1 Feb 1974
By CHRIS HARRIS
THE original Passat, released in Australia a year after its 1973 European arrival, finally freed massively debt-burdened VW’s reliance on the senile rear-driven Beetle and Type-3 models.
It was a twin of the 1972 Audi 80 – a connection the 1998-2006 B5 re-established fraternally with the first Audi A4 of 1994 – and was assembled (rather haphazardly) in Clayton, Victoria until 1977.
But that didn’t stop the attractive front-wheel drive mid-sizer winning a coveted car-of-the-year award.
Two advanced (for their time) four-cylinder engines were offered – a 44kW/93Nm 1.3-litre OHC unit tied to a four-speed manual in the base single round-headlight Passat 1300 two-door sedan, and a 55kW/116Nm 1.5-litre OHC 1500 model, mated to a four-speed manual or three-speed automatic gearbox.
The later proved the most popular, powering the Passat LS four-door ‘fastback’ sedan and wagon, as well as the sportier, quad-headlight Passat TS two-door, until the end of 1975.
The arrival of the first VW Golf in February 1976 brought a paired-down Passat range. A new 55kW/121Nm 1.6-litre OHC unit powered the remaining LS sedan and wagon models.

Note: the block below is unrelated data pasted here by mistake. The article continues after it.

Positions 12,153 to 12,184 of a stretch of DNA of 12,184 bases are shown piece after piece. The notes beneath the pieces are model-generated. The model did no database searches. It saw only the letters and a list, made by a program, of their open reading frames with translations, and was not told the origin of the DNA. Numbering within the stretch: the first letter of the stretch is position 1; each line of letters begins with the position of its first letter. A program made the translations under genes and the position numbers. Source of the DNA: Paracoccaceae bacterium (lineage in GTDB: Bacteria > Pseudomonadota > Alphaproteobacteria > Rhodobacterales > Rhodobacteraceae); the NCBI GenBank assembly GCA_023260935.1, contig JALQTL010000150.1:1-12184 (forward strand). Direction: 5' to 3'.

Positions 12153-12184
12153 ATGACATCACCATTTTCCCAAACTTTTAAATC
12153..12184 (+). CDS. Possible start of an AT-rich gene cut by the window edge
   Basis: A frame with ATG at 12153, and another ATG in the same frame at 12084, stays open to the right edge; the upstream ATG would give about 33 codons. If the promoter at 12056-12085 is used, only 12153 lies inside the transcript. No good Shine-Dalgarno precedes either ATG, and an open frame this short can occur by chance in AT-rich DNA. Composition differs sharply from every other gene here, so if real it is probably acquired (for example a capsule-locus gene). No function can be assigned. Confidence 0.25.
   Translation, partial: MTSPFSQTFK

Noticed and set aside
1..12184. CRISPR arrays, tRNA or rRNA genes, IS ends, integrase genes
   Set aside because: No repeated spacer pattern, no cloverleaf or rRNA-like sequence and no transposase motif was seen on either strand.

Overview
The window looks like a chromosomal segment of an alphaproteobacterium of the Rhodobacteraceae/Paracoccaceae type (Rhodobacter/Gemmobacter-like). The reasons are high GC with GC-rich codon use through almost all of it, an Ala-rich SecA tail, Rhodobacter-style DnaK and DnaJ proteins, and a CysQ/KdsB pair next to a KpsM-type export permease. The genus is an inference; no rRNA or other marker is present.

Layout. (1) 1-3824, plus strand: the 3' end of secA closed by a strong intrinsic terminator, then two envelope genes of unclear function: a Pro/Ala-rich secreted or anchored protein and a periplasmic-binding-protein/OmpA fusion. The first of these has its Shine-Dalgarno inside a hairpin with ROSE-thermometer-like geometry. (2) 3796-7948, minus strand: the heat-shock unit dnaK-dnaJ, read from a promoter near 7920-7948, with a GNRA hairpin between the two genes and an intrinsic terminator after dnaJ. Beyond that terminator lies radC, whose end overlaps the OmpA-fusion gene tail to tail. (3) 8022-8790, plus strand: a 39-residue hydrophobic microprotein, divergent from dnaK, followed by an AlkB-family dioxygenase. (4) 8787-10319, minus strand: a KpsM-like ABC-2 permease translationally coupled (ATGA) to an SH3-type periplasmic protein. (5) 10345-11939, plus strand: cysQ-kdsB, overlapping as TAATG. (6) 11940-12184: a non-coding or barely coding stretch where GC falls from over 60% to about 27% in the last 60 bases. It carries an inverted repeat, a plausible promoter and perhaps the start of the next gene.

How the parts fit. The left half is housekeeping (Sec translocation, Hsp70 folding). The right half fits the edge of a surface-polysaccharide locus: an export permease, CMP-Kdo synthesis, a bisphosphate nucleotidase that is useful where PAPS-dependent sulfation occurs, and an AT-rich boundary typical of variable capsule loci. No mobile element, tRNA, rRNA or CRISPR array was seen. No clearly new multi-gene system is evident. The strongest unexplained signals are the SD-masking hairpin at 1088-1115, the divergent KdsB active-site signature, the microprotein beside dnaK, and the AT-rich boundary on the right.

After the ensuing quality woes VW AG pulled the pin and sold its local operations to Nissan Australia.
So from 1977 the German-assembled Passat GLS arrived in new three-door hatchback, four-door fastback sedan and wagon – identifiable by their four round headlights instead of the square units.
But skyrocketing prices saw Passat sales plummet drastically, and these were withdrawn from sale in late 1978.
Not even the 37kW/82Nm 1.5-litre OHC diesel from when petrol prices were high during 1979 could save the facelifted Passat from the same year.
It soldiered on until VW pulled the plug on its passenger car imports to Australia at the end of 1982.
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